Hi All! It’s Becky. Books are one of the best ways to teach children about the world and we are currently living through a time when children need to learn about respect and to be empathic of other people experiences. Here is a list that is sampling of amazing books to teach teens to understand the experiences of many African Americans.
All American Boys by Jason Reynolds and Brendan Kiely
Rashad is an African American boy who was brutally beaten by a police officer, and Quinn, a Caucasian boy who witnessed the beating. Rashad and Quinn’s lives are forever changed by the actions of that police officer and they will both go on a journey of healing and find their voices to stand up to injustice.
All American Boys is a beautifully written, honest, and heartfelt novel that stays with you long after you finish it that is a must-read for anyone.
Dear Martin by Nic Stone
Justyce McAllister has good grades, is a member of his school’s debate team, and a good friend. He has his life under control…until one night when he doesn’t. The night Justyce has a brush with a police officer that causes him to create the “Martin Project”. Justyce will live his life by the lessons of Dr. Martin Luther King, Jr. and he will either find peace or a new understanding about his place in the world.
Nic Stone wrote a powerful and impactful novel about how racism can impact anyone. The book’s greatest strength is the realistic portrayal of a teen boy and his relationships which will hook you from the first page and won’t let you go.
Tyler Johnson Was Here by Jay Coles
Marvin Johnson is a good student, a good friend, and a great brother to his twin Tyler. Marvin knows Tyler is beginning to fall with a bad crowd but is shocked when one night after a party Tyler disappears. Marvin is desperate to find his brother and to reveal what really happened the night he went missing.
Jay Coles based this book on his own childhood experiences and that gives the novel an extra layer of realism that is not found in other similar novels. The book explores violence and brutality through eyes of someone who is going through a great loss and it adds a much needed narrative voice to the world of YA lit.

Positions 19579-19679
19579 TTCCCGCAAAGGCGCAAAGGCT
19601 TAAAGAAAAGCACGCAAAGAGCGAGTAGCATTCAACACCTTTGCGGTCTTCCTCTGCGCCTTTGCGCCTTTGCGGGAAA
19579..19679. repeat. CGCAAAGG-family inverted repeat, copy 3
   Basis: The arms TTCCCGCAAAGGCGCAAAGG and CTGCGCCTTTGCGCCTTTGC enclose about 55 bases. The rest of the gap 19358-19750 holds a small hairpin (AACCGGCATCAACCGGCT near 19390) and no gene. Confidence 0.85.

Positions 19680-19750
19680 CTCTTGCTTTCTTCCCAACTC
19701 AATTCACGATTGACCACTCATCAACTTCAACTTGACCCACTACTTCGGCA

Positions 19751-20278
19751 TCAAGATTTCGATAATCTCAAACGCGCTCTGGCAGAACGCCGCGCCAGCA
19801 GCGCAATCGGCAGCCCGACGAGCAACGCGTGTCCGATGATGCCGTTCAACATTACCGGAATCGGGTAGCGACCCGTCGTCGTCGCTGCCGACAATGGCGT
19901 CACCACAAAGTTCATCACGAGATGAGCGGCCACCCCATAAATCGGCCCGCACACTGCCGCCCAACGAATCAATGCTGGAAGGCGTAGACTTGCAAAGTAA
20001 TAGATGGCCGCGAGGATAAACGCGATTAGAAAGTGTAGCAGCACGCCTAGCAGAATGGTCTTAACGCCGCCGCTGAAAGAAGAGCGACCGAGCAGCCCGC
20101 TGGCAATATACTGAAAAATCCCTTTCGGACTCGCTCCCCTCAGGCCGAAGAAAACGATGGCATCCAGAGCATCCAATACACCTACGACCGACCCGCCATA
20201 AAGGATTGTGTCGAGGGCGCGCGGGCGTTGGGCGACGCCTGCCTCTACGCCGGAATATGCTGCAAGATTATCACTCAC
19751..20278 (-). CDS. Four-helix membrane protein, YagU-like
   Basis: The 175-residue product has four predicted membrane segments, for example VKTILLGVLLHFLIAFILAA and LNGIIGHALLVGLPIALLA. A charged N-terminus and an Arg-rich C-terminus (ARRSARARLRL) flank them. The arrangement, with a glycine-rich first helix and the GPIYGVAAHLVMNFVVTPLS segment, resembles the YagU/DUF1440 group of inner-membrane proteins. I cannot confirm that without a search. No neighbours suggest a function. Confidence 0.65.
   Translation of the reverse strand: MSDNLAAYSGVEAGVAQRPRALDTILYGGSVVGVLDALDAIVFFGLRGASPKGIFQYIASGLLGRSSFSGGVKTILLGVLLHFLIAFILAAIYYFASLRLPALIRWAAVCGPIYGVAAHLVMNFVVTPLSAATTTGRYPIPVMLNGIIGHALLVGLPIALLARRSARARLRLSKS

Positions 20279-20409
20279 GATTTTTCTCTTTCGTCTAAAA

The Hate U Give by Angie Thomas
Starr is a sixteen year old girl stuck between two worlds. She spends part of her life in low income inner city where she was raised and the rest of her life at her expensive prep school. Starr has been balancing her two live successfully until the night that changes everything. The night Starr is the only witness of her friend being shot by a police officer. As Starr gets ready to testify about her friend’s death she finds herself trapped between her two worlds and the expectations of her friends, family, and society.
Angie Thomas’s award winning novel is probably the best known book on my list and it’s for a good reason. Thomas’s debut novel explore a young African American woman’s experience. Starr witnesses the police murder her childhood friends and she has to deal with the media scrutiny and the lack of justice for her loved one. Plus, I have to mention that the loving relationship between Starr’s parents was refreshing and is still one of my favorite illustrations of parents in YA books.
How It Went Down by Kekla Magoon (2015-12-15) by Kekla Magoon
No ones knows how it went down exactly. Everyone can agree that Tariq, a young black man, was gunned down in the street but no one can agree about what happened and why it happened. As the stories add up the only truth that is revealed is the injustice of Tariq death.
Magoon’s novel is a relevant exploration of the injustice facing African American teens. The book is the start of a conversation about what is fundamentally broken in our society.
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